• Risk of heart disease in older women.
    • Breast tenderness.
    • Risk of endometrial cancer (for women who still have their uteruses and are not taking progesterone/with estrogen).
    • Risk of blood clots.
    • Risk of stroke.
    • Risk of gallbladder disease.
    • Risk of high blood pressure.

    The HRT Dilemma:

    Today, new evidence reveals that for some women, depending on their risk factors, certain types of HRT may be beneficial. The determination to use or not use hormone therapy after menopause is one that should be carefully considered by a woman and her healthcare provider, taking into account the personal risks.

    Those most commonly endorsed are:

    • Systemic estrogen (available in pill, skin patch, gel, cream or spray) to relieve menopausal hot flashes and night sweats, along with vaginal dryness, itching, burning and discomfort during intercourse.
    • Low-dose vaginal products (available in cream, tablet or ring form) to treat vaginal and some urinary symptoms, while curtailing absorption into the body. (Ineffective for hot flashes, night sweats or protection against osteoporosis.)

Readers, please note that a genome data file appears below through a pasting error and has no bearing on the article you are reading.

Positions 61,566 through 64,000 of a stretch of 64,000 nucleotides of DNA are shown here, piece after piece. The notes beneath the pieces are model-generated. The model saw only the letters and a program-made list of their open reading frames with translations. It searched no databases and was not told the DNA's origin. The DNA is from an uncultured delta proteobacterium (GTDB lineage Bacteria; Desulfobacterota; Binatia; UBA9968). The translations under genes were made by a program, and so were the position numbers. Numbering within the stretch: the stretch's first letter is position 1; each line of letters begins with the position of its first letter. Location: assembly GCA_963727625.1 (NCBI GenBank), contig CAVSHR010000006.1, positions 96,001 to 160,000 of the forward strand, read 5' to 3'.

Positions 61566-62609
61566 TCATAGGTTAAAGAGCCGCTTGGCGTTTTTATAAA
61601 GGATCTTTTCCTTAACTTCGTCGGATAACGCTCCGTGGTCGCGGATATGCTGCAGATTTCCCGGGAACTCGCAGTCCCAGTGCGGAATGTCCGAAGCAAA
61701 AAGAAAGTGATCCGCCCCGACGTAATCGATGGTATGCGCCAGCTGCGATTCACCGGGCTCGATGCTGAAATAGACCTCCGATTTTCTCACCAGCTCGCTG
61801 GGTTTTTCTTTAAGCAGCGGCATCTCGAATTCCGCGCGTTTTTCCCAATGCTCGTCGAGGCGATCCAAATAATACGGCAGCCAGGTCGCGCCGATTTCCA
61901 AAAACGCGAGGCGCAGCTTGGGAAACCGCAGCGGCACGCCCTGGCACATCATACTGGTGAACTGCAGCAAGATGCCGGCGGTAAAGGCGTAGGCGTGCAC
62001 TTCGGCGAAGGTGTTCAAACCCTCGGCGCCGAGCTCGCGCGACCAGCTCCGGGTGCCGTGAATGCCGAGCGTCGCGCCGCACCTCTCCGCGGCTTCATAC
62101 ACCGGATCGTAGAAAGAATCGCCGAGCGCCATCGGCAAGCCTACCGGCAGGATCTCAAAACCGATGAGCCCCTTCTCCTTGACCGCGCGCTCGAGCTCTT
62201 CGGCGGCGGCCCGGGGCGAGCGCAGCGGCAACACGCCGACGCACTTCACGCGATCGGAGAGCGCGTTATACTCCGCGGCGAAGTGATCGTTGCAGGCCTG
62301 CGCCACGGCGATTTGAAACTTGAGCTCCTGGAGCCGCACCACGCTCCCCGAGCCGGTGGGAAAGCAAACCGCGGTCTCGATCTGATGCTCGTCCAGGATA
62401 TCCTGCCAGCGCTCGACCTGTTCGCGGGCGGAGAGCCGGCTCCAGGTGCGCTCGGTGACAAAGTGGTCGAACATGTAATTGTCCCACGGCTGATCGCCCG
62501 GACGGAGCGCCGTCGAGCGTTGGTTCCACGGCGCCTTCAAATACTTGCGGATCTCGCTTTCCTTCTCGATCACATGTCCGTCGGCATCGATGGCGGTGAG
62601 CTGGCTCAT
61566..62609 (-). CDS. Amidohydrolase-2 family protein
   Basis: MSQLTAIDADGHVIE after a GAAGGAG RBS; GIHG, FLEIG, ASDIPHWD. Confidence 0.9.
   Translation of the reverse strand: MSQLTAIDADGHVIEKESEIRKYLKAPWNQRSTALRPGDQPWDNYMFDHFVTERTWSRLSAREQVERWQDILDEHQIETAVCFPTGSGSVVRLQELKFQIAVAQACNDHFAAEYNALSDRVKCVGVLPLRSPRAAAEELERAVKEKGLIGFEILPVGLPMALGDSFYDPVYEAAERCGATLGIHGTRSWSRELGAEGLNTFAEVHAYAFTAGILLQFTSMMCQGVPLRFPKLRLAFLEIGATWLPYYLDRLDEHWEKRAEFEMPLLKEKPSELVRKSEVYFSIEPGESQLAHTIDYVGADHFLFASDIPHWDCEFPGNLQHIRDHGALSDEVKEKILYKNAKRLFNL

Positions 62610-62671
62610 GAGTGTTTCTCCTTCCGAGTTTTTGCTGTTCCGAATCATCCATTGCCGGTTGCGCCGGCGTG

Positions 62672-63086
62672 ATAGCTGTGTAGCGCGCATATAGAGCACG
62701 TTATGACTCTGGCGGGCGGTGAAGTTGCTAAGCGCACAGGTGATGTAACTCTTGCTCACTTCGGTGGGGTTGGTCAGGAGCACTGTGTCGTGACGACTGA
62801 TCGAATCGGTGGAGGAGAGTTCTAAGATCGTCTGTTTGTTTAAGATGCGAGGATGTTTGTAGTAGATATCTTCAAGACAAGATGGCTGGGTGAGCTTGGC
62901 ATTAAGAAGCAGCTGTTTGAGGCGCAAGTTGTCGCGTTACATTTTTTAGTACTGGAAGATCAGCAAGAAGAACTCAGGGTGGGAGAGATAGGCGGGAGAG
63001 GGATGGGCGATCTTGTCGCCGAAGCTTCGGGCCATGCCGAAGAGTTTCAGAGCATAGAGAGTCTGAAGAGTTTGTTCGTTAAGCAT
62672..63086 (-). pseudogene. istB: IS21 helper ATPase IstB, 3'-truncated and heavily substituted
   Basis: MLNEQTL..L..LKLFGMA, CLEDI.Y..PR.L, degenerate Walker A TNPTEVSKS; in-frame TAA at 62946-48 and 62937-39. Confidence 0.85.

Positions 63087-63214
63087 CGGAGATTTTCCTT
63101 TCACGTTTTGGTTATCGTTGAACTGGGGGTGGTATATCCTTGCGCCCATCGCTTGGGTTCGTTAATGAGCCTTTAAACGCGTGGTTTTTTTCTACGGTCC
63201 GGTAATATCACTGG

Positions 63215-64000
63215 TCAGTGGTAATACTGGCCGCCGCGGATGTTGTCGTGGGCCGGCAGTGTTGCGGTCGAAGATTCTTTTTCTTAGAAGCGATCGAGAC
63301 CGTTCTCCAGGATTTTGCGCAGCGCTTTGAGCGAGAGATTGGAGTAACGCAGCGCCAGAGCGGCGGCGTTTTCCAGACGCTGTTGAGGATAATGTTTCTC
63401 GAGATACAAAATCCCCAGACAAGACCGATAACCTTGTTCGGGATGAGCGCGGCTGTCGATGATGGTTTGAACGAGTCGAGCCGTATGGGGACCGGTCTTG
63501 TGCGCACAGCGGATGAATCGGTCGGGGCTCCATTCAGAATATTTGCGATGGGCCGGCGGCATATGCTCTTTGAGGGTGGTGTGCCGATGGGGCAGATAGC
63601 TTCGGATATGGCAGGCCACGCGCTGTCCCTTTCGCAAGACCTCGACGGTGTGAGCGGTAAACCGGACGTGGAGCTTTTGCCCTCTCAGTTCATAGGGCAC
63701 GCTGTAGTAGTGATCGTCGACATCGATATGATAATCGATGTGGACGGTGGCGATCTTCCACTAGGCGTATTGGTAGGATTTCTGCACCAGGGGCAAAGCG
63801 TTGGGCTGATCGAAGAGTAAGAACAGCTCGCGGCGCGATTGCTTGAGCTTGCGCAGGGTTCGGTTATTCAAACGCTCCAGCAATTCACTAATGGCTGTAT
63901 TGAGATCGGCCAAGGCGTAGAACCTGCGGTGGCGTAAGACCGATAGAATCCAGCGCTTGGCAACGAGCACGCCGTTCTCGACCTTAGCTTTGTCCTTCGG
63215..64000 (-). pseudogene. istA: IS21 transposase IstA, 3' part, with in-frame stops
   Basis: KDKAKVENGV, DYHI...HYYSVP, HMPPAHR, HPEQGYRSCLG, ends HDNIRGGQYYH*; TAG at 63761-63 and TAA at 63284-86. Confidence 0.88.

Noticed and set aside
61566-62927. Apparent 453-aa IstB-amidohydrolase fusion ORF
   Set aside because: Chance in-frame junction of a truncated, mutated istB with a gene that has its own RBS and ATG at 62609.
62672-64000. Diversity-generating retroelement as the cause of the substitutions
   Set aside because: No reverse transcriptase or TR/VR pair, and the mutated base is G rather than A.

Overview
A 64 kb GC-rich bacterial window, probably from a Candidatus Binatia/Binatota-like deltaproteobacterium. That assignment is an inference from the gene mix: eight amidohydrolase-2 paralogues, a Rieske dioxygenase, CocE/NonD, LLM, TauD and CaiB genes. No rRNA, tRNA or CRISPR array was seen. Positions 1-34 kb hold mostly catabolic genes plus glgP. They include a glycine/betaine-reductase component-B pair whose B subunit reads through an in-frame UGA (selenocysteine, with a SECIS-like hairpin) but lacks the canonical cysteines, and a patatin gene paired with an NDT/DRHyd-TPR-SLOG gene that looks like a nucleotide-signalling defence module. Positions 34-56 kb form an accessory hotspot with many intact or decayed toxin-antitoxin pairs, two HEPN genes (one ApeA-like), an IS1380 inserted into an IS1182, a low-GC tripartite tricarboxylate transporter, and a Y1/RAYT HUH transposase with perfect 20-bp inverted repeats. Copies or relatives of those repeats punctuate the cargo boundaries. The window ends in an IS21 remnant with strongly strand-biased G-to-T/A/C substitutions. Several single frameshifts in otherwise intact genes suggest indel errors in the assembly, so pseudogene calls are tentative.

If you are on Hormone Replacement Therapy:

    • Minimize amount of medication, using lowest effective dose for shortest possible of time to effectively treat symptoms.
    • Schedule regular checkups, pelvic exams and screenings such as mammograms.
    • Don't smoke. If you do, stop. 
  • Polycystic Ovary Syndrome

    Polycystic ovary syndrome (PCOS) is an imbalance of female sex hormones common among women of reproductive age. The exact cause is unknown. Enlarged ovaries containing numerous small cysts located along the outer edge characterize the appearance of the condition, though type and severity varies from woman to woman

    The disorder may result in changes in the menstrual cycle, infertility, cysts in the ovaries and other health-related issues.


    PCOS signs and symptoms often begin shortly following a woman's first menstrual cycles (menarche). In some instances, the condition appears later, during the reproductive years, often in response to substantial weight gain.

    PCOS Symptoms include:

    • Unexplained weight gain